BY RILEY FANNING
The American Criminal Justice System purports the famous phrase “innocent until proven guilty.”
The recent culture shock surrounding convicted murderer Steven Avery seems to prove the opposite––declared guilty until proven innocent by a Netflix documentary series.
“Making a Murderer” is a ten-part true-crime Netflix phenomenon. The series follows a man’s journey through being accused of murder, and the resulting media frenzy and trial. The show presents instances of questionable evidence and problematic law enforcement behavior, successfully planting the seeds of doubt in every viewer’s mind about the guilty conviction of Steven Avery, and has led many to question the criminal justice system as a whole.
The show jumps into the past off the bat, discussing Steven Avery’s previous wrongful conviction of sexual assault in the 1980s. He was later proven innocent through DNA evidence in 2003 after having spent 18 years in prison.
Throughout the series, directors Laura Ricciardi and Moira Demos delve deep into Steven Avery’s life after prison, which is characterized by a threat to his newfound freedom – the accusation of murdering a young woman named Teresa Halbach.
Viewers get an in depth look at the 2007 trial of Steven Avery and his nephew, suspected accomplice Brendan Dassey, watching interviews with lawyers, Avery family members and clips of the actual courtroom proceedings.
In finishing the series, the conclusion that the viewers are supposed to arrive at is blaringly obvious: Steven Avery was most definitely framed, and is currently sitting in prison for a crime he did not commit (again). After first watching it I was convinced as well, but later realized there were many lingering unanswered questions.
What did not make the cut? What was filmed that did not perfectly correlate with the story the filmmakers were trying to convey? Every documentary has some sort of purpose, and every director decides what that purpose is.
A truth will be revealed, but it will be the one they have chosen. The reality of the situation is filtered through the filmmaker’s point of view first, which means that it cannot be 100 percent reliable.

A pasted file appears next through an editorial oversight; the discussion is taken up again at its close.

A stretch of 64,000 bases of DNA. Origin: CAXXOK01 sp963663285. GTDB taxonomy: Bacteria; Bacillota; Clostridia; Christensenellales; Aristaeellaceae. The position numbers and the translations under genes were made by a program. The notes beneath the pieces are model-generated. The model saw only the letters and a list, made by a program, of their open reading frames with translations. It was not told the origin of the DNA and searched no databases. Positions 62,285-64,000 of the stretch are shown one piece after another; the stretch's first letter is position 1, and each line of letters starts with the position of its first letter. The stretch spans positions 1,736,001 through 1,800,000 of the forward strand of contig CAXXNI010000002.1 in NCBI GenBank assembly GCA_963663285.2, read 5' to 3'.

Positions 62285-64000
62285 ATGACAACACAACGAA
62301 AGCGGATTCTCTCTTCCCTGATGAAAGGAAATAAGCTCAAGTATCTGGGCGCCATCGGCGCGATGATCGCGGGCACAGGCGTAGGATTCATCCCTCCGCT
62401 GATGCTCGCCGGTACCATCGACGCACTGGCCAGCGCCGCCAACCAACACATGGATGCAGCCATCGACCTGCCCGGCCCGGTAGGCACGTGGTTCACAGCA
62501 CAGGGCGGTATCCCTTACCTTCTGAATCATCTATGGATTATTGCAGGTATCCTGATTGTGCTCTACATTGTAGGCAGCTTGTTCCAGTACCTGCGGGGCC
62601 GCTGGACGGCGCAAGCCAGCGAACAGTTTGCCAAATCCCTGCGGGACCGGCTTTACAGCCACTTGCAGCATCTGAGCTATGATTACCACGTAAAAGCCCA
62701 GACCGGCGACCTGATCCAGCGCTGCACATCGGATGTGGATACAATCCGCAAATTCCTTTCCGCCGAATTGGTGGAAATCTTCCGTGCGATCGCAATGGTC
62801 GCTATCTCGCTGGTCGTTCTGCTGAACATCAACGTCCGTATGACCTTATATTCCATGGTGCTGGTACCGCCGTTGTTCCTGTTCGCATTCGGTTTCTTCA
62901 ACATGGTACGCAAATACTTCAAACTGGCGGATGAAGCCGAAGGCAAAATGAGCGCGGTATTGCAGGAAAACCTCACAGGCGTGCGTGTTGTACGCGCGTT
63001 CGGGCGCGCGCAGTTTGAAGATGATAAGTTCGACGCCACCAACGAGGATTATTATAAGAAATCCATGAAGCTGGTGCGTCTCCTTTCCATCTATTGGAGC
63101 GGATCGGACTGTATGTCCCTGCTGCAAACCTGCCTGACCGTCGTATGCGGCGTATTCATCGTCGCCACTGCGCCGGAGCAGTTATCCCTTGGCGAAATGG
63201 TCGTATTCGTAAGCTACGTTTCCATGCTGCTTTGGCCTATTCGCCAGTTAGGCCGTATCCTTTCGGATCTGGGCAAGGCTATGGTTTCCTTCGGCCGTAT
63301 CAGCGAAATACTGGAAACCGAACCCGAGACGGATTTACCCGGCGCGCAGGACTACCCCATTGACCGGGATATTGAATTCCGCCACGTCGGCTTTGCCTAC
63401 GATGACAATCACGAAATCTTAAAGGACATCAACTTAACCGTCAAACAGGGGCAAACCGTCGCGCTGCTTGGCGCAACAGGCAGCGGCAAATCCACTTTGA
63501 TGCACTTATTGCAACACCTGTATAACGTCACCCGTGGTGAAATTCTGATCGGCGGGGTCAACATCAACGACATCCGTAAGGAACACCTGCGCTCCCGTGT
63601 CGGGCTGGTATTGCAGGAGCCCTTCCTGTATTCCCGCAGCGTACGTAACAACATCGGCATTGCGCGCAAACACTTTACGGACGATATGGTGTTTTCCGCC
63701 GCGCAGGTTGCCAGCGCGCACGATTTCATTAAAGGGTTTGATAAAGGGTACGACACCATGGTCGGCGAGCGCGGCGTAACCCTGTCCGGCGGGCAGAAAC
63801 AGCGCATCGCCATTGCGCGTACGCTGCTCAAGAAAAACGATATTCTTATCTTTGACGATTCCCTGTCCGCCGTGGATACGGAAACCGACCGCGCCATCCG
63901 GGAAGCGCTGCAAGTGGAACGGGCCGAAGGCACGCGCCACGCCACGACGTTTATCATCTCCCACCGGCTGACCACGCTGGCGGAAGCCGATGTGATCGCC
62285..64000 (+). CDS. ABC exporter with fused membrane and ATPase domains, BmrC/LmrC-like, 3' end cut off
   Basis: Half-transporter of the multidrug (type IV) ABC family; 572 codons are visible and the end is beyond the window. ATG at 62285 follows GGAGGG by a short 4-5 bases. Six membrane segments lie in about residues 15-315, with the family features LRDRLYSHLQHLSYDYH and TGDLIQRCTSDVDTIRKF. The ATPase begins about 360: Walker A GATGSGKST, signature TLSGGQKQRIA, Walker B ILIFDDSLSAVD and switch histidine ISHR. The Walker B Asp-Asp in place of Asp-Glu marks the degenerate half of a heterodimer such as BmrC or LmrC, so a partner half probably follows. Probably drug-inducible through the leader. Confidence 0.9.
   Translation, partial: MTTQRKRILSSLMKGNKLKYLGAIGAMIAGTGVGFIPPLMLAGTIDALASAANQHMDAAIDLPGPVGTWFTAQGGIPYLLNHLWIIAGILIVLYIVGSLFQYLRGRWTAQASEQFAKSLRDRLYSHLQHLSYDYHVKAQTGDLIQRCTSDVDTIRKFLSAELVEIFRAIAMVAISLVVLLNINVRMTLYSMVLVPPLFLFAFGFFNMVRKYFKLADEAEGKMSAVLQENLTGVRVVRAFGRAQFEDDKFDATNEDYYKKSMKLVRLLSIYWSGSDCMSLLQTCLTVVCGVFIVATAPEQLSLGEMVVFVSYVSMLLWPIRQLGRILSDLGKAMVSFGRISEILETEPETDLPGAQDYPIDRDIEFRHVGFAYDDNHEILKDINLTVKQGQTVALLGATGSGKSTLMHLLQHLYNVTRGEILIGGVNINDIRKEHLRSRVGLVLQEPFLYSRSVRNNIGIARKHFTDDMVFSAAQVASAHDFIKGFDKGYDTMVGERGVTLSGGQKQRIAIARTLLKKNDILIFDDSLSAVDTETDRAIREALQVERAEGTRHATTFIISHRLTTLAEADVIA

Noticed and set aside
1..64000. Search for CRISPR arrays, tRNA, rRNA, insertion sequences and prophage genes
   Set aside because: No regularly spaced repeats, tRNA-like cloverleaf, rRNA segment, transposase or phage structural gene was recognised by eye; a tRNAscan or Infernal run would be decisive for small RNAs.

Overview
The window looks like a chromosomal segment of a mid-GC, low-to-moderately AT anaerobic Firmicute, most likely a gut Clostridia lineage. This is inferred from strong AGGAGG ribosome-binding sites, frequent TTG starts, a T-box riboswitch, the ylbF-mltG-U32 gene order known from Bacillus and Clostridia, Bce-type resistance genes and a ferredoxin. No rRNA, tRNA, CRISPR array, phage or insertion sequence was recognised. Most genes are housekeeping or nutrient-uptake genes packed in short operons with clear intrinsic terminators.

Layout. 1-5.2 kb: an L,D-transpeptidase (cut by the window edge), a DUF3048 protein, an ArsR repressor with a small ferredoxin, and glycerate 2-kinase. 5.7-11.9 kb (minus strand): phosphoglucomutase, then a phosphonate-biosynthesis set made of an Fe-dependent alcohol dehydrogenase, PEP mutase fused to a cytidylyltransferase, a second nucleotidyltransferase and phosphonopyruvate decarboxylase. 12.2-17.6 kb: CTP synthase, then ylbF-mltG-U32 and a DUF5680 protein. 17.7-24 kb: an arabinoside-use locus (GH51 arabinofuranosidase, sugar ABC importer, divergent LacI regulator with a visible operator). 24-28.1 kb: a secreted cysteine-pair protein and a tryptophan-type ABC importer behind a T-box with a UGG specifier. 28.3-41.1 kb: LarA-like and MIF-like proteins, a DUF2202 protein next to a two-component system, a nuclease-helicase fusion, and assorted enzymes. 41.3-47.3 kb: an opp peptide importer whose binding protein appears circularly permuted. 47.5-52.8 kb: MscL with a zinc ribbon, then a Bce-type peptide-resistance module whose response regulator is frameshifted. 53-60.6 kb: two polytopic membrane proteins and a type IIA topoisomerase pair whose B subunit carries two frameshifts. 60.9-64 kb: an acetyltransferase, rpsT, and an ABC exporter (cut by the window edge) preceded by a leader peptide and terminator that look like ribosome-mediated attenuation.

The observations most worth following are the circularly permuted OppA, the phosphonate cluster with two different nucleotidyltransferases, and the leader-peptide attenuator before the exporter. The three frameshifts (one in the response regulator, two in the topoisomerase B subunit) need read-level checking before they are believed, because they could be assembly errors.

The public’s reaction to the series was swift and strong, with uproar on social media and harassment of the Manitowoc County Sheriff’s Department, whose employees were portrayed as the main framers of Steven Avery.
Although the reaction is understandable if Avery is actually innocent, the decision to completely swallow the work of documentary makers as more valid truth than a full criminal investigation and trial is dangerous.
Time and time again the justice system has failed, but it has also worked. While the documentary certainly exposes faulty facets of the justice system throughout both trials of Steven Avery and Brendan Dassey, not every single piece of evidence and information was included.
After the public’s explosive reactions surrounding the case, the filmmakers have faced heavy criticism over things that were left out of the series. The proclamation of Steven Avery’s innocence is ignorant of several facts. A few shining examples include his past of animal abuse, claims of abuse from his ex-girlfriend, evidence that was presented at the trial but not in the documentary, etc.
Not to say that this means the series is dishonest. In fact, the documentary perfectly testifies to how the justice system can be severely distorted all in the name of getting a conviction. The arrest and trial of Avery spanned several years, and to show every single detail would be pretty much impossible and extremely tedious to watch.
So the filmmakers did their job, chose what they thought was important and left out what was deemed unworthy. What was left out though, could make all the difference.
The element of bias also factors in. While the filmmakers have claimed they have no opinion about the guilt or innocence of Steven Avery, the series very clearly sides with him. Bias is not something people readily own up to, but it is a part of human nature and has to be looked at when examining the way things were presented in the show.
Yes the system can mess up, case in point Steven Avery’s first wrongful conviction. That does not necessarily correlate to Avery’s innocence in the murder of Teresa Halbach.
“Making a Murderer” has the general public seemingly unable to think critically about the idea that documentaries are not purely straight fact. Binge watching ten episodes of courtroom antics and carefully chosen interviews does not transform any of us into lawyers, judges or jury members.
No one knows for absolute certainty that Avery is innocent, so we must take it upon ourselves to dig deeper than the surface level of a Netflix show. Questioning the case is great, questioning the justice system is crucial but questioning the series is just as essential.